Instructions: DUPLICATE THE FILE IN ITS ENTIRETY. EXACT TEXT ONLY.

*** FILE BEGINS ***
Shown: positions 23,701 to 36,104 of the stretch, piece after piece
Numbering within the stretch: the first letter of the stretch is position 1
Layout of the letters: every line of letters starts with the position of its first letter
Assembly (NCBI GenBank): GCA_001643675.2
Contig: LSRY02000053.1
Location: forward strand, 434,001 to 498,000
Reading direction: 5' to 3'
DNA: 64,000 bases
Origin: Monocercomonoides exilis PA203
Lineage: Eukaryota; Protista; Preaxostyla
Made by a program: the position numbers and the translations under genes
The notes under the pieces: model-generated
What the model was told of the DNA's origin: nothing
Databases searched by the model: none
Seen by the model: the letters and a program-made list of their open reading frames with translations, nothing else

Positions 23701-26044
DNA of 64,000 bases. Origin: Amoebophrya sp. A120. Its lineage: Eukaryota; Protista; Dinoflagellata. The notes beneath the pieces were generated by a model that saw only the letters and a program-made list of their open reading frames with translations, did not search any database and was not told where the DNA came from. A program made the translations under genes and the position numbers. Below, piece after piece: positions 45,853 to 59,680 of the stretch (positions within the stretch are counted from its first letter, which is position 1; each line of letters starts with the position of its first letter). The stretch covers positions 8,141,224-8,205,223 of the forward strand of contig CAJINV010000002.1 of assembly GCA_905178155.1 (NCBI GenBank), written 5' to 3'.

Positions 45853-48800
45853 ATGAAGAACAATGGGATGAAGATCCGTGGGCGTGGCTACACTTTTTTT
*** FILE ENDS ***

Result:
Shown: positions 23,701 to 36,104 of the stretch, piece after piece
Numbering within the stretch: the first letter of the stretch is position 1
Layout of the letters: every line of letters starts with the position of its first letter
Assembly (NCBI GenBank): GCA_001643675.2
Contig: LSRY02000053.1
Location: forward strand, 434,001 to 498,000
Reading direction: 5' to 3'
DNA: 64,000 bases
Origin: Monocercomonoides exilis PA203
Lineage: Eukaryota; Protista; Preaxostyla
Made by a program: the position numbers and the translations under genes
The notes under the pieces: model-generated
What the model was told of the DNA's origin: nothing
Databases searched by the model: none
Seen by the model: the letters and a program-made list of their open reading frames with translations, nothing else

Positions 23701-26044
DNA of 64,000 bases. Origin: Amoebophrya sp. A120. Its lineage: Eukaryota; Protista; Dinoflagellata. The notes beneath the pieces were generated by a model that saw only the letters and a program-made list of their open reading frames with translations, did not search any database and was not told where the DNA came from. A program made the translations under genes and the position numbers. Below, piece after piece: positions 45,853 to 59,680 of the stretch (positions within the stretch are counted from its first letter, which is position 1; each line of letters starts with the position of its first letter). The stretch covers positions 8,141,224-8,205,223 of the forward strand of contig CAJINV010000002.1 of assembly GCA_905178155.1 (NCBI GenBank), written 5' to 3'.

Positions 45853-48800
45853 ATGAAGAACAATGGGATGAAGATCCGTGGGCGTGGCTACACTTTTTTT